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Ichthyosis bullosa of Siemens

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A form of ichthyosis that is often associated with faulty KRT2 gene coding for keratin 2E


Ichthyosis is a skin disorder characterized by having a dry, thick, scaly skin. Its name is derived from the Greek ichthys meaning fish. The skin is compared to the scaly outer covering of the fish. The scaly appearance of the skin is due to excessive skin keratinization or cornification.

Ichthyosis bullosa of Siemens is a form of ichthyosis that is often due to a mutation in the KRT2 gene on chromosome 12. The gene codes for keratin 2E, which is a cytokeratin found in the upper spinous layer of the epidermal keratinocytes. This condition is autosomal dominant. This means that there is a 50% chance that the condition is inherited by the child.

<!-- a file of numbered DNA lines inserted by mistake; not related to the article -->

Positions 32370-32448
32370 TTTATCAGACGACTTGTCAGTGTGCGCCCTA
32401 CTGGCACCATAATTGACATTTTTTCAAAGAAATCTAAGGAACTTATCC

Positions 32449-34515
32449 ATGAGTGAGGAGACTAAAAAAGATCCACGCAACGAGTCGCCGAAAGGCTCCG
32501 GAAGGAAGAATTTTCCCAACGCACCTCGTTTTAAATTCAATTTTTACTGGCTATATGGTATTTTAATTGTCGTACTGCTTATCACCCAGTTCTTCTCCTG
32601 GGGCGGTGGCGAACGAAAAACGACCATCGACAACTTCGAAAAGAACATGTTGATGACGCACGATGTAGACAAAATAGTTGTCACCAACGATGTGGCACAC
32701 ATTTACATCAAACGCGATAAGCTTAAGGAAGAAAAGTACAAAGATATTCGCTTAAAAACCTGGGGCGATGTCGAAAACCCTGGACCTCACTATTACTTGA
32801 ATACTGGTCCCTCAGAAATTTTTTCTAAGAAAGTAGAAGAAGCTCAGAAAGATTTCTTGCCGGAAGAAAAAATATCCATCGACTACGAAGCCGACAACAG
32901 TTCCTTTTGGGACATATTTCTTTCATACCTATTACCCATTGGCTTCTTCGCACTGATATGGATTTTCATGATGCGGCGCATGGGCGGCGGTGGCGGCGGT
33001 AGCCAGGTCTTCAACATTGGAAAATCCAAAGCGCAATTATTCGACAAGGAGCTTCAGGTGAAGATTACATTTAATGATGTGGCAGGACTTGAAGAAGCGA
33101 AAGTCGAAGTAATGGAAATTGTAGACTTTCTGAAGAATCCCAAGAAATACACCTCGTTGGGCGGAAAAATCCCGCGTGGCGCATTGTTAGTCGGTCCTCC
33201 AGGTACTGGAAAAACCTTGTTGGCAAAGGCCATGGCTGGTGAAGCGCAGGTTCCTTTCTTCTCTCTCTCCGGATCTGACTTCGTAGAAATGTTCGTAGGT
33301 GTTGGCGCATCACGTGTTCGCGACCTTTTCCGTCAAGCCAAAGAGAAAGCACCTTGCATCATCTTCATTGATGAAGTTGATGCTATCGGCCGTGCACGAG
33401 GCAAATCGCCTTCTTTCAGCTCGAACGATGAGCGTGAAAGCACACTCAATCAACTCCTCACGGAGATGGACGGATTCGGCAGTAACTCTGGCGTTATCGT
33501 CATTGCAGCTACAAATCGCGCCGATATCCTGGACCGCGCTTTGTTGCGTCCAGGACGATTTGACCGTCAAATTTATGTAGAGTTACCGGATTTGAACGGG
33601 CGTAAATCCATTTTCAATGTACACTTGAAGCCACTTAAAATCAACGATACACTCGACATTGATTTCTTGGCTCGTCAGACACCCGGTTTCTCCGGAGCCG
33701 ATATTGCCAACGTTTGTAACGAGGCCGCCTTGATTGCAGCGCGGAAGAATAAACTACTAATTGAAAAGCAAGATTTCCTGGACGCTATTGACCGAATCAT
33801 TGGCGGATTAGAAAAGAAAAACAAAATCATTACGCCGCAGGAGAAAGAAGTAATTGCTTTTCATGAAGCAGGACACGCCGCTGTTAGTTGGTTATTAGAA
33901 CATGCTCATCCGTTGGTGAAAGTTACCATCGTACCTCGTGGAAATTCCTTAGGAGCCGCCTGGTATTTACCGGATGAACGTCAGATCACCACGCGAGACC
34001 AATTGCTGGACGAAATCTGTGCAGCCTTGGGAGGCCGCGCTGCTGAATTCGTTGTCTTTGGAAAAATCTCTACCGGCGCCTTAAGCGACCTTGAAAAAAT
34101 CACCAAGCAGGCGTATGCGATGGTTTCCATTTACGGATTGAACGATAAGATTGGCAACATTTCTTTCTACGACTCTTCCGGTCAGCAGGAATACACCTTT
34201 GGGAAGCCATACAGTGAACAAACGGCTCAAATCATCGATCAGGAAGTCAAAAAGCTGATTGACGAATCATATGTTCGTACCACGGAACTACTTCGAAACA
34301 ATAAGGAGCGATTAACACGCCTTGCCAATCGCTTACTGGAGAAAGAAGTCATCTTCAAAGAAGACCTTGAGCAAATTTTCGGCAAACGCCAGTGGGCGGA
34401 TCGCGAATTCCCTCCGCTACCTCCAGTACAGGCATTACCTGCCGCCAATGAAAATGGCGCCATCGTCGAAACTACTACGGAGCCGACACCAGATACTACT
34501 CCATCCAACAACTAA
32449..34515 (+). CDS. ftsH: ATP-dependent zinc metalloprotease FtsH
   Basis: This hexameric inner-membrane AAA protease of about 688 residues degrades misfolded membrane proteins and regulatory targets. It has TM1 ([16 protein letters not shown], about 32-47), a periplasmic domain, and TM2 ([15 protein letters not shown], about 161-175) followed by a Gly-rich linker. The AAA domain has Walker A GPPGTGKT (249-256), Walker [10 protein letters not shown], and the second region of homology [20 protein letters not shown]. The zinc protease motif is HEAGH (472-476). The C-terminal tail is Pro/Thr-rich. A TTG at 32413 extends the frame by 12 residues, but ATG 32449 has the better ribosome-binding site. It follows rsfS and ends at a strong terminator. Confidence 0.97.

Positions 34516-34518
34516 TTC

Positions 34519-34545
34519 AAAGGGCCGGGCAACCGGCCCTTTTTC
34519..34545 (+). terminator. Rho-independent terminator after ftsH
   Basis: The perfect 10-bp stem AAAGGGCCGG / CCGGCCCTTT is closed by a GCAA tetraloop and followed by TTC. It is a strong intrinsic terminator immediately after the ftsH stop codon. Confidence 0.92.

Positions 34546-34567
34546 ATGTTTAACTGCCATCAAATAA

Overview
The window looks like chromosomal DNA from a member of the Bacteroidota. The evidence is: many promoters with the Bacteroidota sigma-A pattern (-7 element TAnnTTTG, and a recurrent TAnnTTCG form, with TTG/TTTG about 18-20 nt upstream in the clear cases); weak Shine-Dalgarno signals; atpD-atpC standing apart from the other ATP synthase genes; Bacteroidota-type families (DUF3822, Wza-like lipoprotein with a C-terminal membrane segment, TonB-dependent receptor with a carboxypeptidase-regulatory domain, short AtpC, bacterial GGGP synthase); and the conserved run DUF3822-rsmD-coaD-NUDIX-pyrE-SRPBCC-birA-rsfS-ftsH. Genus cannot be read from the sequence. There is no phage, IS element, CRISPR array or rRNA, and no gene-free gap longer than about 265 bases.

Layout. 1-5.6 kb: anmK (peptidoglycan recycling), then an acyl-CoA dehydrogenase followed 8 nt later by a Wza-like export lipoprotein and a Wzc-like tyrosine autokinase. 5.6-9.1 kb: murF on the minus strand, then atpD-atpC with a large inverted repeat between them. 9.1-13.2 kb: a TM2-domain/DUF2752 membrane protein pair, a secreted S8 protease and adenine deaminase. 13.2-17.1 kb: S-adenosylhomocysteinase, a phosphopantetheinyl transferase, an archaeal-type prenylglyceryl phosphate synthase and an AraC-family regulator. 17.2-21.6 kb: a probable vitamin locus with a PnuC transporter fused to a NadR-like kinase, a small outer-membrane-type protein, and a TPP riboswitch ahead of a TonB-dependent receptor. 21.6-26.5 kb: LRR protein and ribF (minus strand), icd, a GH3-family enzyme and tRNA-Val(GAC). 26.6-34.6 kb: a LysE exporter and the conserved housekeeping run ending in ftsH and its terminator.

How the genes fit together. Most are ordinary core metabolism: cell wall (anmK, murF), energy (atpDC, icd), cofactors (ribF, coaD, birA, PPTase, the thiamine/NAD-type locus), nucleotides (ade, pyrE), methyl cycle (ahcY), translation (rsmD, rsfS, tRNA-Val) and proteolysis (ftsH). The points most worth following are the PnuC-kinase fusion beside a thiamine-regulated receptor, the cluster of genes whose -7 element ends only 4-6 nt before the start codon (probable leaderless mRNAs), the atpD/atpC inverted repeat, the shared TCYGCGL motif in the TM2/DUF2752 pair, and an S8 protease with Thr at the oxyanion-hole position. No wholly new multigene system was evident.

Ichthyosis bullosa of Siemens involves symptoms similar to epidermolytic hyperkeratosis. However, the symptoms are milder in the former. Only the superficial layers of the skin are affected in individuals with this type of ichthyosis. At birth, the newborn skin is erythematous and may have blisters. After few weeks the erythema disappears. However, it is replaced by dry and flaking skin on arms, legs, and around the belly button.1 As the child ages, these symptoms improve but hyperkeratosis may form in localized areas, particularly on flexural folds.


  • epidermolytic hyperkeratosis
  • bullous congenital ichthyosiform erythroderma
  • bullous ichthyosiform erythroderma

See also:

1 Barnhill, R. L. & Crowson, A. N. (2004). Textbook of Dermatopathology. McGraw-Hill Professional. p349.